Financially Preparing for Your High-Schooler to go to College

By Last Updated: December 14, 2023
Financially Preparing for Your High-Schooler to go to College

On this episode of A Wiser Retirement Podcast, Casey Smith and Missie Beach, CFP®, CDFA® discuss financially preparing for your high-schooler to go to college and the importance of being prepared.

Listen on Apple Podcasts or watch on YouTube:


Financially Preparing for Your High-Schooler to go to College

Sending your child off to college is never easy. There are so many things to think, such as tuition costs, room and board, social costs and more. It’s important to start preparing early, so you are ready for the change. Often, your child is more independent and ready for this change than you think.

Practice Good Spending Habits

It’s really important to practice good spending habits with your child before they go off to college. Something you may want to try is getting a credit card for them while they’re still in high school. You can do this by making them an authorized user on your credit card so that they can start learning about credit. Making them an authorized user also helps them increase their FICO score. You should also make them aware of what can happen if they are irresponsible with their credit card.

Once they leave for college, they should set up their own line of credit. There are so many good options for new credit card users with small spending caps. This will help them not only build their credit score and learn about credit, but also how to be independent with their money.

Set Expectations

Each family is different, and everyone should have a conversation with their child about monetary expectations. You should come up with a plan on how much money you will give your child and for what, and what your child will need to have their own money for. Most kids don’t realized how expensive a social life can be, so having conversations about it beforehand can be really helpful. Another helpful tool is Venmo or Cash App. Almost everyone on college campuses use these systems to transfer money back and forth.

Student Loans

When it comes to picking a school, you need to decide how much you are willing to spend and go from there. As for costs, you can’t just look at the tuition price. You have to consider the price of room and board, parking fees, books, social costs, and more. They all add up.

A lot of families try to pay for tuition out of pocket, but something everyone should be doing is filling out the FAFSA. This is important in order to get any type of financial aid – scholarships or loans. Keep in mind that you have to fill out the FAFSA every year.

What is your ROI?

With any type of investment decision, it is important to think about your ROI. This is true when it comes to college as well. You need to think about what it is you want to do after college, and if the end justifies the means. If you’re not sure what you want to do after college, you shouldn’t be going to a really expensive school and getting into a lot of debt. A good rule of thumb is to look at the first year salary for your desired career, and you loans shouldn’t exceed that number.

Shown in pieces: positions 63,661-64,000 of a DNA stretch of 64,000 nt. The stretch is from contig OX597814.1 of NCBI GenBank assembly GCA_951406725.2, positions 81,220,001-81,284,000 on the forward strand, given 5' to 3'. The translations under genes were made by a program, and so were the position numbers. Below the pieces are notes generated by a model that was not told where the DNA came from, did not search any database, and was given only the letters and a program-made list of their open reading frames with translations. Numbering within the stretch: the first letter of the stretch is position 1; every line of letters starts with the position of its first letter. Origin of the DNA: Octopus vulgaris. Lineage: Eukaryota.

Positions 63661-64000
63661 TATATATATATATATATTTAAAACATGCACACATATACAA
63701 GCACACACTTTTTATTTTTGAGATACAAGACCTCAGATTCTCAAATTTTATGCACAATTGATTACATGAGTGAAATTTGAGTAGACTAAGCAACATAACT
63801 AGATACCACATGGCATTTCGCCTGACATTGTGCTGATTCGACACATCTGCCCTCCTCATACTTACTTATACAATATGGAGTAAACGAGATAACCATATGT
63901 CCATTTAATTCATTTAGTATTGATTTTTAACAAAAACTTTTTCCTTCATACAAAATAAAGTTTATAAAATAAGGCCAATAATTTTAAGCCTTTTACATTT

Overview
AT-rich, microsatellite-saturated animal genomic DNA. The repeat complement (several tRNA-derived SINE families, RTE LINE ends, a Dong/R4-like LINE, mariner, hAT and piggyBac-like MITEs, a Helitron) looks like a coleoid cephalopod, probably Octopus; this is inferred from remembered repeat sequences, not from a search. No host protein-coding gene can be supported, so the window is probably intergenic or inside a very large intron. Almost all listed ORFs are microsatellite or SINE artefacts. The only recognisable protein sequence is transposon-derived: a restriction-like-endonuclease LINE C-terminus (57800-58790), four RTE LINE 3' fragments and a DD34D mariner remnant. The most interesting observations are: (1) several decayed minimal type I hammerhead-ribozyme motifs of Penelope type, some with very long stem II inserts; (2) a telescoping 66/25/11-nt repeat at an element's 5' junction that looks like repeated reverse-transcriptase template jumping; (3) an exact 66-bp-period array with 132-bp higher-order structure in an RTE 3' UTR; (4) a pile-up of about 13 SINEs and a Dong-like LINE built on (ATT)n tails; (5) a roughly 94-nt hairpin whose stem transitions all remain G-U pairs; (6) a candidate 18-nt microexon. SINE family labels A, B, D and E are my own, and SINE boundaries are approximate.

Download our white paper on “Your Path to a Lifetime of Financial Success”


0:00 Intro

0:55 Financially Preparing Your High-Schooler to go to College

1:50 Practice Good Spending Habits

5:35 Set Expectations

9:25 Student Loans

13:20 What is The ROI?


Learn more about Casey Smith and Missie Beach, CFP®, CDFA®.


Twitter, Instagram, Facebook, LinkedIn, and YouTube.

Learn more about A Wiser Retirement podcast and access previous episodes.

You May Also Like

Share This Story, Choose Your Platform!

Wiser Wealth Management, Inc (“Wiser Wealth”) is a registered investment adviser with the U.S. Securities and Exchange Commission (SEC). As a registered investment adviser, Wiser Wealth and its employees are subject to various rules, filings, and requirements. You can visit the SEC’s website here to obtain further information on our firm or investment adviser’s registration.

Wiser Wealth’s website provides general information regarding our business along with access to additional investment related information, various financial calculators, and external / third party links. Material presented on this website is believed to be from reliable sources and is meant for informational purposes only. Wiser Wealth does not endorse or accept responsibility for the content of any third-party website and is not affiliated with any third-party website or social media page. Wiser Wealth does not expressly or implicitly adopt or endorse any of the expressions, opinions or content posted by third party websites or on social media pages. While Wiser Wealth uses reasonable efforts to obtain information from sources it believes to be reliable, we make no representation that the information or opinions contained in our publications are accurate, reliable, or complete.

To the extent that you utilize any financial calculators or links in our website, you acknowledge and understand that the information provided to you should not be construed as personal investment advice from Wiser Wealth or any of its investment professionals. Advice provided by Wiser Wealth is given only within the context of our contractual agreement with the client. Wiser Wealth does not offer legal, accounting or tax advice. Consult your own attorney, accountant, and other professionals for these services.

Sign up for our newsletter!

Our latest blogs, podcasts, and educational videos delivered to your inbox weekly.